“I truly do feel like I have the weight of the world on my shoulders at times. I know I brush it off and make it seem like pressure doesn’t affect me but damn sometimes it’s hard.”
How many of you out there in corporate America have either said this or felt this way? These words may have been spoken by a new supervisor who isn’t getting the support they need to be successful, or a team manager placed on a PIP (Performance Improvement Plan) because they weren’t trained correctly. Or how about the employee who wants to take time off for their mental health but knows that they cannot because everything will fall apart if they are not in the office. But these words didn’t come from an employee in corporate America.
They came from Olympic gold medalist Simone Biles...
Oh, how relatable these words are to the everyday person! It leads to a bigger conversation…a conversation that I have been advocating for out of the darkness and into the light. It takes athletes like Naomi Osaka and Simone Biles to talk about their mental health for the rest of the world to know what everyday people go through. We look at these athletes as million-dollar celebrities who are in peak shape who can just “buy” better mental health. However, as they gain more popularity, we are finding out that they are just like us.
The pressures that we feel in the workplace should be continually researched and treated accordingly. What I have experienced in corporate America is the more money you make, the fancier your title, the bigger your office…the more stressed you are as an employee. “I truly do feel like I have the weight of the world on my shoulders at times. I know I brush it off and make it seem like pressure doesn’t affect me but damn sometimes it’s hard.” The higher we climb up the corporate ladder the more responsibility we are given. Asking for help is a sign of weakness, and we have been conditioned to suffer through challenges instead of asking for help.
Naomi Osaka and Simone Biles are two minority women. I don’t even need to begin to talk about how underrepresented women are in leadership positions in corporate America. The fact that they are minorities make people doubt their ability to lead even more. Not calling it racism, but some people are ok with the idea that minorities are better suited for support roles and not leadership. Osaka and Biles are two minority women who carry their countries on their backs. Millions of people supporting and cheering for them and expecting for them to perform at the highest level and bring back medals, trophies, and honor to their respective countries.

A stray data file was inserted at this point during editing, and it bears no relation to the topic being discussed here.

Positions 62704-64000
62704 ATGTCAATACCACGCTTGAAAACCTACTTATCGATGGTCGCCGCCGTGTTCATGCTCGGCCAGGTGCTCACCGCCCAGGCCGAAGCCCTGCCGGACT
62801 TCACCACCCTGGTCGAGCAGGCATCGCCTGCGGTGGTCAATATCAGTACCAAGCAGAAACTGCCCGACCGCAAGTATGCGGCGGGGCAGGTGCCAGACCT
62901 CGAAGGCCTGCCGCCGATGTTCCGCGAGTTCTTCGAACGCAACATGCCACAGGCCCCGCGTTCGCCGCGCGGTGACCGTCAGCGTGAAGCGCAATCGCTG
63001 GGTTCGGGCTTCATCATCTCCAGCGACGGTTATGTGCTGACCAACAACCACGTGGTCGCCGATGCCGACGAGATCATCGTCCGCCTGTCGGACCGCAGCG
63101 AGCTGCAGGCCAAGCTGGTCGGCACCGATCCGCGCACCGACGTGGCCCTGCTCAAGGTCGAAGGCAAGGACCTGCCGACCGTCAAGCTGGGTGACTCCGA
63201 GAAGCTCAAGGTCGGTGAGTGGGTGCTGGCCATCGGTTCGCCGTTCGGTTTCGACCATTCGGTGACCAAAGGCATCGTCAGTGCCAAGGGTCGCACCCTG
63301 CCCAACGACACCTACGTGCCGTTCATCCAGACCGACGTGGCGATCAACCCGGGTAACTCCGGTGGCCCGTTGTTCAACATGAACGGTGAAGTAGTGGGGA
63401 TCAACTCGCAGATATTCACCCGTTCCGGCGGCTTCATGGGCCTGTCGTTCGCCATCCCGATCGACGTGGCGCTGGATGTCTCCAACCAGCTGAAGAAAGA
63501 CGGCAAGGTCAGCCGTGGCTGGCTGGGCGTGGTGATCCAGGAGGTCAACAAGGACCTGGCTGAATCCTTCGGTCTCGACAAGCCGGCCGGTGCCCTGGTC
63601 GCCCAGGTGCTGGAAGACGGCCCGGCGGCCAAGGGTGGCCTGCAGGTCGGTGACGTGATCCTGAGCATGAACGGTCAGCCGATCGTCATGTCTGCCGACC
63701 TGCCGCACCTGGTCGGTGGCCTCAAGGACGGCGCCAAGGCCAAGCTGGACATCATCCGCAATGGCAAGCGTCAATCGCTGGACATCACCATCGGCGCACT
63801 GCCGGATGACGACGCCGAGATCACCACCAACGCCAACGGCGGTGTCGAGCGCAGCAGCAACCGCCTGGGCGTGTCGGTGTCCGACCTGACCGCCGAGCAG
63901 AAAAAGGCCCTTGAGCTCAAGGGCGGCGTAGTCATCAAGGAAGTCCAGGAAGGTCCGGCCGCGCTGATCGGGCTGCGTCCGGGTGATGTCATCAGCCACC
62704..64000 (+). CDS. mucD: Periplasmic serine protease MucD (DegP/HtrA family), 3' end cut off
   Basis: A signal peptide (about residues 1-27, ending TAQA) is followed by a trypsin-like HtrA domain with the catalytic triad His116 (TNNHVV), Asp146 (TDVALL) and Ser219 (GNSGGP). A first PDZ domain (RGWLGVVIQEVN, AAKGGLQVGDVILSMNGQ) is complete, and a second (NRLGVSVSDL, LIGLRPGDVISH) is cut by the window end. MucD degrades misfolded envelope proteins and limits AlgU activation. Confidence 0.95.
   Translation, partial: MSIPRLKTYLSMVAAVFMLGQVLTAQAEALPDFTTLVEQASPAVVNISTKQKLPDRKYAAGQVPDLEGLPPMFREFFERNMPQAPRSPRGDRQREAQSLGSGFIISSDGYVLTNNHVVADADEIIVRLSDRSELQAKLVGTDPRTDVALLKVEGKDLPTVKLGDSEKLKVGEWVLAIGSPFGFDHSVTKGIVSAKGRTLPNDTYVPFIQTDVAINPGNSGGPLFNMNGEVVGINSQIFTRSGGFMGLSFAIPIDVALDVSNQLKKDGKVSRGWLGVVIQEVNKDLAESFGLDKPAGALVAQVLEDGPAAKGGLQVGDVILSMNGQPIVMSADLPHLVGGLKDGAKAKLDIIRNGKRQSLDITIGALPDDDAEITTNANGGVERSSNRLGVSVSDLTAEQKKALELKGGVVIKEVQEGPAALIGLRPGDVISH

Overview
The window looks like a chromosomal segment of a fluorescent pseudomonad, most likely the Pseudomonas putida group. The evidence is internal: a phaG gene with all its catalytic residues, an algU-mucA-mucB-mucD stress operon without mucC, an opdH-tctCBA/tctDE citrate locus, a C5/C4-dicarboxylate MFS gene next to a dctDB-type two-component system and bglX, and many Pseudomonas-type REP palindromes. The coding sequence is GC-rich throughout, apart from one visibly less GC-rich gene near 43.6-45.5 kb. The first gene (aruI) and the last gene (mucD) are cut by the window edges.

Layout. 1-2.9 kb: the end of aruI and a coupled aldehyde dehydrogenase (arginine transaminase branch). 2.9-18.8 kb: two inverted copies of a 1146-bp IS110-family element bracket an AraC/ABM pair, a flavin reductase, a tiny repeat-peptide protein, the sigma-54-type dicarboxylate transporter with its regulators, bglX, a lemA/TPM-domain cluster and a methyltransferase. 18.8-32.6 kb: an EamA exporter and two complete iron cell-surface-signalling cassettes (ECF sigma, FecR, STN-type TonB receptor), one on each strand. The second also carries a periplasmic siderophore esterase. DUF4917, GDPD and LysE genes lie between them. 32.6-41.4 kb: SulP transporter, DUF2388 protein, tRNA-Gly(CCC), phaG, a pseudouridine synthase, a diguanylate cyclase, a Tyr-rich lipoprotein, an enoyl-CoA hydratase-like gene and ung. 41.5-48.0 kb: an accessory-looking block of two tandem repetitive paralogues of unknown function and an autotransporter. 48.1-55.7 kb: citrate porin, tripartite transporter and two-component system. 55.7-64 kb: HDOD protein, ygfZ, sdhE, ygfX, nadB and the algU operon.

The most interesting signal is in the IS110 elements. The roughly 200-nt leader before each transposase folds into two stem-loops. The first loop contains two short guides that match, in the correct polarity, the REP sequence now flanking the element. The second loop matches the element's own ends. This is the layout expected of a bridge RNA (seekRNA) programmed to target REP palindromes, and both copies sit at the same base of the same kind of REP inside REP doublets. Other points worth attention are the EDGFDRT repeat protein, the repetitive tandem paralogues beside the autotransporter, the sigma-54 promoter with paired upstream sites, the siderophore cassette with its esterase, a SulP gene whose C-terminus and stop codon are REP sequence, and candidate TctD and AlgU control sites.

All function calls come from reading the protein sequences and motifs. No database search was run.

Sounds like the same type of stress we have in the workplace, doesn’t it? Leaders are expected to perform regardless of what is going on in their personal lives. Some people are calling Biles a quitter. “She doesn’t have the courage to continue” is what a lot of people on my timeline are saying. “She quit on her country” is what others are saying. Judgment from people who aren’t in leadership positions saying what the people who are can or can’t handle mentally. I’ve talked with many managers who stated that they don’t feel supported in the workplace and that if they say something it will look like a sign of weakness.
Ironically, I am writing this blog during minority mental health awareness month. Minorities deal with multiple issues in the workplace that impact their mental health. With Simone Biles and Naomi Osaka being minorities, I’m sure they deal with some of the same issues other minorities deal with. Of those issues, being a woman in a position of power is an issue that has a negative impact on mental health. Simone Biles is only 24 years old, and Naomi Osaka is 23. These are two very young women who are under intense pressure to perform. The world watches their every move and is quick to scrutinize their performance. That can be a lot of pressure on people that young.
The same things happen to us in our respective workplaces. Leaders are under intense pressure to produce results for their employers. This pressure to perform can be detrimental to mental health. Simone Biles and Naomi Osaka took time off for their mental health and it shocked the world. This is because putting your health first seems to be out of the norm. I once talked with a manager of a Fortune 100 company that stated she couldn’t take time off for her mental health because her company needed her too much. She suffered greatly until she was found by one of her employees crying in her office. The employee went to HR and she was forced to take time off.
Ok…here it is. CALL TO ACTION!!!
Talk about your mental health. It shouldn’t be the elephant in the room. Eventually the elephant will knock the entire house down. Tell your employer if you need time off for your mental health. The job will always be there, you may not be.